I Moved To Oaxaca

Saturday, January 24, 2004

So one day in class last week the subject of Mexican food came up (again). Amazement that I enjoy regularly eating not just Mexican food, but Mexican street food also came up (again). One of these days I'll have a class whose English is good enough to explain why that is so startling, but in the meantime ... I mentioned I'd eaten the best tlayudas in town. Oh, they said, did you go to the place on Libres? Yeah, near there, on Constitution. Everybody got confused: was that the best place? Where exactly on Libres is the best place? Where is Constitution? (!) And so on until they'd ascertained to their satisfaction that not only had I not had the best tlayudas in Oaxaca, the place where I had gone "was crap." Ivonne drew a map and gave me directions to the real deal. Driving directions, and directions lacking any names other than the street the best tlayudas in Oaxaca is on (Libres) and that it's "near Noticias." And since it's a stand and not a permanent building, no restaurant name. "But," Ivonne volunteered, "Sra. Marta runs it." Oh, and it turns out that the best tlayudas in Oaxaca are served between 10pm and 5am. Why? "Borrachos! they eat the tlayudas!"

Greg took a pass so I went off to get me some best-in-town dinner. I figured, how difficult can it be? I have a street name and approximate walking directions, but as I turned onto Libres (a street I've only been on during the day) I saw fonda after fonda stretching down the street, some doing almost no business, others with big crowds of people and double-parked cars. So I looked for Noticias. I never saw it, so by the time I'd reached La Merced church I just stopped at a likely looking booth and got a couple of memelas to go.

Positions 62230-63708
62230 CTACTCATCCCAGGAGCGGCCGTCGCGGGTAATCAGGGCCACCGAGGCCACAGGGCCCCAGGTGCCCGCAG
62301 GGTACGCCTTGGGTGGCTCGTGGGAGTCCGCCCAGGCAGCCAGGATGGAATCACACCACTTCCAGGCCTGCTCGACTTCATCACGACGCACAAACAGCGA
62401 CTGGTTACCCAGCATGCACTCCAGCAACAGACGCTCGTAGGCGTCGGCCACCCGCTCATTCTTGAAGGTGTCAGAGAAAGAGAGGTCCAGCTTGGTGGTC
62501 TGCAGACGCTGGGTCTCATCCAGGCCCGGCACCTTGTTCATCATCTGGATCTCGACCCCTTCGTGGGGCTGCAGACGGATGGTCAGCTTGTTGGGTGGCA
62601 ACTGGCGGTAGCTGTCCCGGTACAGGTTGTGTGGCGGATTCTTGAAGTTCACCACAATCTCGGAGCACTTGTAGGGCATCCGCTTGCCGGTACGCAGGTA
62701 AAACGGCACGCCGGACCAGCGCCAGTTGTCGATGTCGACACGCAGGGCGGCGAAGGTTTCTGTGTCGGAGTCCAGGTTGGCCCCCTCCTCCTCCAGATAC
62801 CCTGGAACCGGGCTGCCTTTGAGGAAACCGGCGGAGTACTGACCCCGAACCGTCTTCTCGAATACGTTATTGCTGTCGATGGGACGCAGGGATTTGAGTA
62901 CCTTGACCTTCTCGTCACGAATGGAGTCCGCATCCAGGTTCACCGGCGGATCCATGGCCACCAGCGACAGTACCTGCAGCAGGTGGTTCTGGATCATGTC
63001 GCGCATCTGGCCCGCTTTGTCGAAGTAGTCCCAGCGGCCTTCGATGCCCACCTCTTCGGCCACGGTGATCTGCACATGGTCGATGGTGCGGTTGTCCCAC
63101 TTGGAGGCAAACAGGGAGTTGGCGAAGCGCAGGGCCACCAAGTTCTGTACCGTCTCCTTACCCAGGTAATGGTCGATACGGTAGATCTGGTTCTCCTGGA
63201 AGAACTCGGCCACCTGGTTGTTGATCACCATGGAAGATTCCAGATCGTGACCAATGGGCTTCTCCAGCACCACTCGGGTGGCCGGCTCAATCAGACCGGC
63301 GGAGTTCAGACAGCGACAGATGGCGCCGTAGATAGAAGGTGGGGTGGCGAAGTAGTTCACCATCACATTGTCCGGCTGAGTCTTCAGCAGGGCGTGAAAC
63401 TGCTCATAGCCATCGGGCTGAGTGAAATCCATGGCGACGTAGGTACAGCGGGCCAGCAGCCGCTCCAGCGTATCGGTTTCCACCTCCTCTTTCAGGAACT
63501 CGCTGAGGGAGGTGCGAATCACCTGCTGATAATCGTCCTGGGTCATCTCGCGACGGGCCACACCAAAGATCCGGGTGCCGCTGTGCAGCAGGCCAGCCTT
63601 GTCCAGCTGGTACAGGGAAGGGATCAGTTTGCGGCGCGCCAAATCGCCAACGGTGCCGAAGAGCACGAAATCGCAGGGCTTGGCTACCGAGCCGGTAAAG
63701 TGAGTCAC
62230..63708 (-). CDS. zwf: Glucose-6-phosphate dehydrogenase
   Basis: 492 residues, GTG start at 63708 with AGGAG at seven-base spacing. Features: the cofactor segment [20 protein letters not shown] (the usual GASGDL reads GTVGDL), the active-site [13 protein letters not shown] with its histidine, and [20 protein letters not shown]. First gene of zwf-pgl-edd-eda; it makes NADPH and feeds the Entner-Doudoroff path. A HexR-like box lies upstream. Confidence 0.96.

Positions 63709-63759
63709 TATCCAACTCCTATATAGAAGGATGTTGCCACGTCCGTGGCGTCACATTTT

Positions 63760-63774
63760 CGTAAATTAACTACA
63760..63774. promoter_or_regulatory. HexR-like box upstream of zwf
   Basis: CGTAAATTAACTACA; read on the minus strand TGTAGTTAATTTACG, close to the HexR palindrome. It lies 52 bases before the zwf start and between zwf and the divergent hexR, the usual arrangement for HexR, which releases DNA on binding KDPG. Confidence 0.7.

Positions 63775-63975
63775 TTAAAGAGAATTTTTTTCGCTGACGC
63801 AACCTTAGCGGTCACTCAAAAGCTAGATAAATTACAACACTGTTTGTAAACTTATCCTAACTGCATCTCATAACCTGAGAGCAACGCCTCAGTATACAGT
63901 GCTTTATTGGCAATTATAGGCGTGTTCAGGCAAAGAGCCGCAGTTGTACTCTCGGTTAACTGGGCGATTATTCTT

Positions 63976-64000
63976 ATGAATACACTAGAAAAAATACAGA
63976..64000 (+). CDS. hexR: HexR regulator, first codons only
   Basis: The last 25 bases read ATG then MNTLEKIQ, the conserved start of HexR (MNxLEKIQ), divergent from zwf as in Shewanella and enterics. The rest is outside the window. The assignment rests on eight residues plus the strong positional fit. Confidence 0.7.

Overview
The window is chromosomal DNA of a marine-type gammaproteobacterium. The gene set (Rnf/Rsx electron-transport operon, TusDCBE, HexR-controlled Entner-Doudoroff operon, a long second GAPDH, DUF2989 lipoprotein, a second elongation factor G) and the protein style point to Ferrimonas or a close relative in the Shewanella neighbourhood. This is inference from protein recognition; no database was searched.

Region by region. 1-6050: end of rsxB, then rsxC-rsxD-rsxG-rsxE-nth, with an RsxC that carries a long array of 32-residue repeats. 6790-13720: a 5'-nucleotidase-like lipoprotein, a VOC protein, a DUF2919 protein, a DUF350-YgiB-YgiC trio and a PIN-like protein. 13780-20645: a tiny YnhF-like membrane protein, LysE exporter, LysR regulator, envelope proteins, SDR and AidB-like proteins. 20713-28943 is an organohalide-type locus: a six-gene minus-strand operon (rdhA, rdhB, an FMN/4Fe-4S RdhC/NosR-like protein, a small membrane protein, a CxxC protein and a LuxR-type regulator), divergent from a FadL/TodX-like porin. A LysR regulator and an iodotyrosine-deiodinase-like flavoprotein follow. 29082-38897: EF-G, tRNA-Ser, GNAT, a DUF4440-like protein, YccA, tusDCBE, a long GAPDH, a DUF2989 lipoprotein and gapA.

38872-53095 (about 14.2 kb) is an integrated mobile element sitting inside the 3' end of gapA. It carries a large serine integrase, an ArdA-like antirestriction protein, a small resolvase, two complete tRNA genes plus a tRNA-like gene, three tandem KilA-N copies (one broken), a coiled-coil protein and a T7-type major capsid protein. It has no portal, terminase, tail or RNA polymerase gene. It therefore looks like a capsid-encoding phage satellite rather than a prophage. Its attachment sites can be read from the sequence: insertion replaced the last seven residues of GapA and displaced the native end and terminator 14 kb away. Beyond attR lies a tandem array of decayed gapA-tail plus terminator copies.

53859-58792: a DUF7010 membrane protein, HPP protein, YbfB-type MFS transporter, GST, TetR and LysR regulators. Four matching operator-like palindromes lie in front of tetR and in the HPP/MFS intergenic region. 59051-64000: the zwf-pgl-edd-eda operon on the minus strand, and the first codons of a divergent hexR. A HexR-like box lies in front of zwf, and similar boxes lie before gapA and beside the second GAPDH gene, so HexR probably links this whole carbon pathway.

The next day in class, my students were aghast that I still had not eaten the best tlayudas in Oaxaca, so after class one of my students drove me there. Great! Now I knew which fonda it was, but as it was only 9:30p, it wasn't open, and I had an 8am class so we couldn't hang around. Strike two.

But my students couldn't let it go, so Alejandra gave me her phone number and asked me to call her after class Saturday so we could make arrangements to go back to the best tlayudas in Oaxaca stand Saturday night. Greg and I had both had two classes Saturday, and six solid hours of English language instruction is a bit much, so after class, we rolled up the hill to a bar a fellow teacher showed us, and had some beers-n-botanas. Then we rolled back down the hill, I called Alejandra, and we dinked around until about 10:30, when Alejandra, her daughter, and her god-daughter picked me up in Alejandra's green (new) Beetle. Once more to the best tlayudas in Oaxaca fonda. And they were open! And it was packed! And I'm so glad Alejandra was there because the procedure obviously went a lot more smoothly with someone who'd not only been there before but spoke fluent Spanish, because the procedure as far as I could tell was to push up through the crowd to a woman I took to be Sra. Marta or one of her capable assistants, tell her what you wanted, get a ticket, then either mill around or find a seat in the estacionamiento behind the fonda, where someone had set up some white plastic tables and chairs, and a man came by with your food. Although when I go back without my native guide I'll be interested to see how it all proceeds. But in any case, we had a table, chairs, and food. Lots of food. Alejandra, who was born and raised in Oaxaca and doesn't want to live anywhere else, had some pride on the line, so not only was I going to eat the best tlayudas in Oaxaca, I was also going to eat the regional take on the tostada (which I sort of assumed the tlayuda was, but what do I know?). The tostada had what tasted like pickled mixed vegetables on top, along with the black refried beans and queso fresco and cabbage. It was good. So was the atole sampler Alejandra ordered; we had both atole leche and atole chocolate. Then the tlayudas came out. Those mothers are big! I usually see them cooked on a comal, but Sra. Marta cooked hers right on charcoal, and she had the big, platter-sized tortillas really stuffed full of cheese and vegetables when she folded them in half and wetted the edges closed. Like a Mexican wrestler calzone. With a big strip of cecina enchilada (red-chili pork) laid across the top. Since it was about 11:15p by this time, and I'd already had a beer-n-botanas earlier, I'm afraid I made a poor showing. And I was so stuffed by the end I really couldn't tell you whether or not it was the best tlayuda in Oaxaca, but sometimes the adventure, not the food, is the payoff, don't you think?